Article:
• Counterpoint: Flood tide, not ebb tide, for young adults in cities (City Observatory)

What we're doing

Transportation innovation: The 16 cities in Transportation for America's Smart City Collaborative, sponsored by Sidewalk Labs, took the next step toward embracing their role as labs of innovation during their second meeting earlier this month. Reps from member cities heard from folks involved in pilots around the country — Uber in Pittsburgh, driverless shuttles in Contra Costa, and on-demand transit in Oakland — and started to explore the big questions around how to measure pilot success. T4A has more details at its blog.
  • ICYMI: The transformative potential of real-time transportation coordination (Sidewalk Talk)

What we're reading

More health-tech reads: Blame Technology, Not Longer Life Spans, for Health Spending Increases (NYT). Machine Vision Helps Spot New Drug Treatments (Tech Review). Why an MIT robot is collecting poop from our sewers (Boston Globe). The baby MRI: shrinking tech to help save newborn lives (Mosaic). We need more consumer-centric healthcare (AVC).
Uncanny Valley: What happens when computers stop shrinking? (The Guardian). How Silicon Valley Utopianism Brought You the Trump Presidency (Wired). What SV can expect under Trump (Recode). Can Politics Be Debugged? (CoDesign). Doomsday prep for the super-rich (New Yorker). Universal Basic Income: Debating sticks and carrots (CityMinded).
Moving on: When Their Shifts End, Uber Drivers Set Up Camp in Parking Lots (Bloomberg). Is SF Over-Reacting to Bluegogo? (Streetsblog). Trump Infra Plan: What Would “Buy American, Hire American” Really Entail? (Eno). Setting Expectations for Mobility as a Service (Planetizen). GM, Mastercard Want Your Car to Pick Up the Tab for That Latte (Quint). Conan on AVs (Jalopnik).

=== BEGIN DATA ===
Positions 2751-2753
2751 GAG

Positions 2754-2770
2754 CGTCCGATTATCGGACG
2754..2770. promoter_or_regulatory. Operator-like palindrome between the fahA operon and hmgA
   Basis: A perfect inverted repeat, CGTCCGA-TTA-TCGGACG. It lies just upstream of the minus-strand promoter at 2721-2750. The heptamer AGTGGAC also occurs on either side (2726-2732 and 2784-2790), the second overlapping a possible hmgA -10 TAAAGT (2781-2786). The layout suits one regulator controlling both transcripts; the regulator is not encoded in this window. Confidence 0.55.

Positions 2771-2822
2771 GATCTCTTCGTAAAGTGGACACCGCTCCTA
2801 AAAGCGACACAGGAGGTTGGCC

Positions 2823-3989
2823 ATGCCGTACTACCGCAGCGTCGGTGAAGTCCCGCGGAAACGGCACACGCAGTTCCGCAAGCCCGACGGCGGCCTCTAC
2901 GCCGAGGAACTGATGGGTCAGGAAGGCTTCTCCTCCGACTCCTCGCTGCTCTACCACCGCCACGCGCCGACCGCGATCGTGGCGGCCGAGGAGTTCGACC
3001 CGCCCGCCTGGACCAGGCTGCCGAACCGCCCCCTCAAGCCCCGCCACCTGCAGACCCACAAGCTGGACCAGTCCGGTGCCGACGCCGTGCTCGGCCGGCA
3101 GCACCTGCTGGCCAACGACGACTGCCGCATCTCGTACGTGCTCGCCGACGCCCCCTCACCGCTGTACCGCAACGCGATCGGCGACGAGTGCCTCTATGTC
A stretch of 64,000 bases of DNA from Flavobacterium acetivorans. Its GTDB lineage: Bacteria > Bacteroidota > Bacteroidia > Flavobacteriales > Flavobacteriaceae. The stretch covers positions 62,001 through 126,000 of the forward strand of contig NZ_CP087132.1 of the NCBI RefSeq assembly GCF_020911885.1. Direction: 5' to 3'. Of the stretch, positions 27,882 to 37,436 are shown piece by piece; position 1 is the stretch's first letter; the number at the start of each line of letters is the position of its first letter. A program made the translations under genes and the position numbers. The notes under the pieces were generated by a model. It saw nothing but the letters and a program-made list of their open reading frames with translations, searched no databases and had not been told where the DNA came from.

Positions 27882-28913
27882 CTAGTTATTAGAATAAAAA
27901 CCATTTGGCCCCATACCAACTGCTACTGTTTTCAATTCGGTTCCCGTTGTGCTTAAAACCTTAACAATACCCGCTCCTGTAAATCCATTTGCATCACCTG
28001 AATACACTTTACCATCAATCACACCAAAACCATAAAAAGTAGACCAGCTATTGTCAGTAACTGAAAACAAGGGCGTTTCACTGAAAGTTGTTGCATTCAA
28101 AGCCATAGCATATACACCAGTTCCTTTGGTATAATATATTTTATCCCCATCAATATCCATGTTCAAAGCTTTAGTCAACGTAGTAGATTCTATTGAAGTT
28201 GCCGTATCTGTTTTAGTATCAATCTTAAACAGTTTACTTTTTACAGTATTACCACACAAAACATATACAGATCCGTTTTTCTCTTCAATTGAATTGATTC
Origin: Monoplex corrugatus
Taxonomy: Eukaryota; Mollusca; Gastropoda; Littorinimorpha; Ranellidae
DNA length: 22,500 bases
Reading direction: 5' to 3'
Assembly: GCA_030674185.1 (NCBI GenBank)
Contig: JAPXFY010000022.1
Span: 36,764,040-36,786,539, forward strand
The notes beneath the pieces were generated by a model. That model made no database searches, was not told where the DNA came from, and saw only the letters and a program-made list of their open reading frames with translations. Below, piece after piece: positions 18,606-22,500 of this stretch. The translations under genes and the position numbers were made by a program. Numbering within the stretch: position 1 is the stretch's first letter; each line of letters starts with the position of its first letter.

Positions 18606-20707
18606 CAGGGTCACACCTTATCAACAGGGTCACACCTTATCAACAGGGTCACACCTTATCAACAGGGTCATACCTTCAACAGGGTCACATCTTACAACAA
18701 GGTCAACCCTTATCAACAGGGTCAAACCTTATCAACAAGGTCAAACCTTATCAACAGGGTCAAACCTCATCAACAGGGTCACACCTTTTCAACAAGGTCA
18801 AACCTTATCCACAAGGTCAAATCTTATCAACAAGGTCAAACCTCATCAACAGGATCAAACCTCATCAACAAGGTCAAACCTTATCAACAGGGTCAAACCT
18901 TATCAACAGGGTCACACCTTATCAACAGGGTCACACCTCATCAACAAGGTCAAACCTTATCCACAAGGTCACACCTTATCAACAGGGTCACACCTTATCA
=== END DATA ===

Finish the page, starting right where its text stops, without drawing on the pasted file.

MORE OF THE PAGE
Data exchange: Report: Measuring the Privacy Benefits of Privacy Threats (Brookings). Can we rely on government data in the Trump era? (WaPo). The Public Data Layer (Nick Grossman). A New Resource on Creating Public Value by Exchanging Data (GovLab). For Civic Tech, Hope and Fear in the Age of Trump (GovTech). The Swedish Kings of Cyberwar (NY Review of Books).
New developments: America's most ambitious land-use planning is happening in ... Utah (Politico). Building to the Sky, With a Plan for Rising Waters (NYT). Unlearning the lessons of the housing crisis (Curbed). Study: What Have We Learned About the Causes of Recent Gentrification? (Cityscape). Gentrification Has Virtually No Effect on Homeowners (Richard Florida).
Long: How Uber and Airbnb Fought City Hall, Won Over the People, Outlasted Rivals, and Figured Out the Sharing Economy (Bloomberg).
List: 7 Podcasts Urbanists Should Be Listening to Now (Next City)
"Wireless connectivity is the glue that holds everything together, and the bottom line is to improve the quality of life in cities and quality of the planet."
— Narayan B. Madayam, Rutgers University (Futurism)
Copyright © 2016 Sidewalk Labs, All rights reserved.